Suspect in New York subway shooting has been arrested, officials say
By Troy Closson, Jonah E. Bromwich and Rebecca Davis O’Brien
Frank R. James, who law enforcement officials suspect of having perpetrated the worst attack on New York’s subway system in years, was taken into custody on Wednesday, more than 24 hours into an expansive search that erupted after at least 10 people were shot at a Brooklyn train station.
“We got him,” said Mayor Eric Adams, the first official to speak at an afternoon news conference. “We got him.”
James was arrested in the East Village, officials said, and has been charged with having committed a terrorist act on a mass transit system, according to Breon S. Peace, the U.S. attorney for New York’s Eastern District. If convicted, James could face a sentence of up to life in prison.
Officials said that James was apprehended thanks to a tip that came in from a McDonald’s on Sixth Street and First Avenue. Officers responded, and when James was not present, they began driving around the neighborhood. They found him on the corner of St. Marks Place and First Avenue, one of the busier intersections in the East Village, and took him into custody without incident.
“We were able to shrink his world quickly,” said New York’s police commissioner, Keechant Sewell. “There was nowhere left for him to run.”
Officials said that after the attack the day before, James had left the N train where the shooting had taken place and boarded a local train across the platform, the R train, that several of his victims had also fled to. He exited the subway system at 25th Street and managed to evade law enforcement for more than a day.
James had been arrested many times previously, officials said, including nine prior arrests in New York, mostly for misdemeanors, and three arrests in New Jersey.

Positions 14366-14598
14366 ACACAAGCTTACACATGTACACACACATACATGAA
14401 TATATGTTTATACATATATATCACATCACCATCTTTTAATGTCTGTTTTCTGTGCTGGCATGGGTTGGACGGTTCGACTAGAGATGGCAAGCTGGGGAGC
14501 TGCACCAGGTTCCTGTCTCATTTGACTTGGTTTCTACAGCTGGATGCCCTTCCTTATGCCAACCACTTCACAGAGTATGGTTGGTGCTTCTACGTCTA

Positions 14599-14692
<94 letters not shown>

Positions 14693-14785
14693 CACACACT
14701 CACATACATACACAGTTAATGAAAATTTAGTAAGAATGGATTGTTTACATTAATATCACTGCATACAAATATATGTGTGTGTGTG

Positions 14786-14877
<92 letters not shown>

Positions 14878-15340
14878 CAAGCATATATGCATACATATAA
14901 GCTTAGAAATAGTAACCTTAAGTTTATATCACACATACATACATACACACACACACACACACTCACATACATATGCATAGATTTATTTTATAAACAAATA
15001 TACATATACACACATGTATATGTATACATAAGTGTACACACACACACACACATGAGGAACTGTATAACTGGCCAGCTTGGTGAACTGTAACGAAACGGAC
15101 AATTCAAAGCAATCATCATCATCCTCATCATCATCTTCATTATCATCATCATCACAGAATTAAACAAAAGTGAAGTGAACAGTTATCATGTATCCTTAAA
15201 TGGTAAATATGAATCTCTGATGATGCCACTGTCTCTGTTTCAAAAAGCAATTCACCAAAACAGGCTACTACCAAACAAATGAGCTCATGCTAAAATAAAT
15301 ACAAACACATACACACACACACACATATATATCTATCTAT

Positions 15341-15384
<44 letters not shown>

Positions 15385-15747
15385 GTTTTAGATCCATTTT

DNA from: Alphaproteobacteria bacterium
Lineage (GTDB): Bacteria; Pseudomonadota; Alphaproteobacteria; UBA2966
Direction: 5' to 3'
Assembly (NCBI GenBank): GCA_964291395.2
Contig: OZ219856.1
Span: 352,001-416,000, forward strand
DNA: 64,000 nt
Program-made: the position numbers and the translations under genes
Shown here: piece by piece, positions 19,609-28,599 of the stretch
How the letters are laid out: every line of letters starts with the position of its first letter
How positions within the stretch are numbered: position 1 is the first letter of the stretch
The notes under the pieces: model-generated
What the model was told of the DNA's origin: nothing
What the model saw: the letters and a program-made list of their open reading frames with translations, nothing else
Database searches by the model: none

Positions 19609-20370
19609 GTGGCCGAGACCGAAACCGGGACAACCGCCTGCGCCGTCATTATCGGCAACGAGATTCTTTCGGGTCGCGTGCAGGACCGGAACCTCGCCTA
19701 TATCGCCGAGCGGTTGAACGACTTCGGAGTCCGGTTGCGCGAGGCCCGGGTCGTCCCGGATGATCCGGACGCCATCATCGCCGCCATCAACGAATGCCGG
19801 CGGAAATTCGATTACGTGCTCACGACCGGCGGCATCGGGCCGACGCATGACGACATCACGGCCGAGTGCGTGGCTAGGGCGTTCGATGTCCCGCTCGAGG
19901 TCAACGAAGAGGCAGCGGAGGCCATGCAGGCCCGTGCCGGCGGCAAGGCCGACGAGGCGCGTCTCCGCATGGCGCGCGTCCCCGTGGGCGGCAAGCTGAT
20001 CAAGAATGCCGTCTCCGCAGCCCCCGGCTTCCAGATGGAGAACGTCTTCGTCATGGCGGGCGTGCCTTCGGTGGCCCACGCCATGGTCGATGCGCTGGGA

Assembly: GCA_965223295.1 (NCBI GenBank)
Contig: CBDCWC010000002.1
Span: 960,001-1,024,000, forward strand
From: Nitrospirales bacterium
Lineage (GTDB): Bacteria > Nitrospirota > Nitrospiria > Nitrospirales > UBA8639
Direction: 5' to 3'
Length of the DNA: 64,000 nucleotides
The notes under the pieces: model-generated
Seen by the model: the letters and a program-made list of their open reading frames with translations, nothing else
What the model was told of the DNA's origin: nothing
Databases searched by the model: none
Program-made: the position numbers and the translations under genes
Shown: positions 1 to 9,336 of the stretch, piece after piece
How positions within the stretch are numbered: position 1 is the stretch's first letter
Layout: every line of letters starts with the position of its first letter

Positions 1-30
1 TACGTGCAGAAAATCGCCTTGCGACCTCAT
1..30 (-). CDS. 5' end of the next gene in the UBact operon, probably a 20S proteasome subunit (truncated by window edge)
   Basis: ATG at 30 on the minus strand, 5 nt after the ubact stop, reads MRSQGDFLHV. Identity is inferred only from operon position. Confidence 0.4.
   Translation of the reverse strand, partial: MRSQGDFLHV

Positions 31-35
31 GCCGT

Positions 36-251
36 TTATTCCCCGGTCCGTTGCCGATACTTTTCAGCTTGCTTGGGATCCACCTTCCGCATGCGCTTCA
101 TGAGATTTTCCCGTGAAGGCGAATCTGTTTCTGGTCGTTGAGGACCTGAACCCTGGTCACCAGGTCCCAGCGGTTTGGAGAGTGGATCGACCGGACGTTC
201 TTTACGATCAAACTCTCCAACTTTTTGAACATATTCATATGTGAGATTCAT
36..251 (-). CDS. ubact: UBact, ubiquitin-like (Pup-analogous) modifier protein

His apprehension Wednesday put an end to a frantic search that began after the shooting in the Sunset Park subway station, which left at least 23 people injured.
Officials said James was the man who, wearing a construction worker’s helmet and vest and a gas mask, had thrown two smoke grenades on the floor of the N train and unleashed a barrage of gunfire into the car around 8:30 a.m. Tuesday.
He escaped the scene, but the police discovered an array of belongings on the train that he appeared to have left behind, including a Glock 9 mm handgun, three ammunition magazines, a credit card with James’ name on it and a key to a U-Haul van.
That vehicle was found abandoned on a street in the Gravesend neighborhood late Tuesday afternoon, about 5 miles from the 36th Street station in Sunset Park, where the shooting had taken place.
According to a criminal complaint filed Wednesday in federal court, James reserved and prepaid for the van from U-Haul on April 6, and picked it up in Philadelphia on April 11. At 4:11 a.m. Wednesday, surveillance cameras captured the van crossing the Verrazzano-Narrows Bridge into Brooklyn.
At 6:12 a.m., according to the complaint, a surveillance camera at West 7th Street and Kings Highway in Brooklyn recorded somebody leaving the van — parked where it was found later Tuesday — wearing a yellow hard hat and an orange working jacket, carrying a backpack and dragging a rolling bag.
The person matched the description provided by at least one witness to the subway attack later that morning.
The vast manhunt for James, who has addresses in Philadelphia and Wisconsin, included a broad review of security cameras throughout the subway system; a more than 17-block wide ground canvass in Sunset Park for stores’ surveillance footage or other signs of James; and a search for information on the gun, which matched a serial number in federal records.
But the investigation was complicated by the malfunctioning of at least one security camera in the station where the shooting took place. One senior law enforcement official briefed on the investigation said that it appeared none of the security cameras were in full operation at the time of the gunfire.
James Essig, the Police Department’s chief of detectives, said that detectives saw James on video entering the subway system on Tuesday morning at the Kings Highway station on the N line. Video showed him carrying a bag that was later found at the crime scene.
Footage later showed James exiting the subway system at the 25th Street station, one stop away from the shooting scene, Essig said.
He was next spotted entering the 7th Avenue subway stop in Brooklyn’s Park Slope neighborhood, more than a mile away, at 9:15 a.m. Tuesday, Essig said. At the time, investigators were just beginning their attempt to track him down.
As part of the investigation, the complaint says, authorities searched a storage facility in Philadelphia that James visited the evening before the attack. In the facility, they found ammunition for an AR-15 semi-automatic rifle and a 9 mm pistol, among other items.
Investigators also seized items — including a stun gun and an empty magazine for a Glock handgun — from an apartment James rented in Philadelphia, according to the complaint.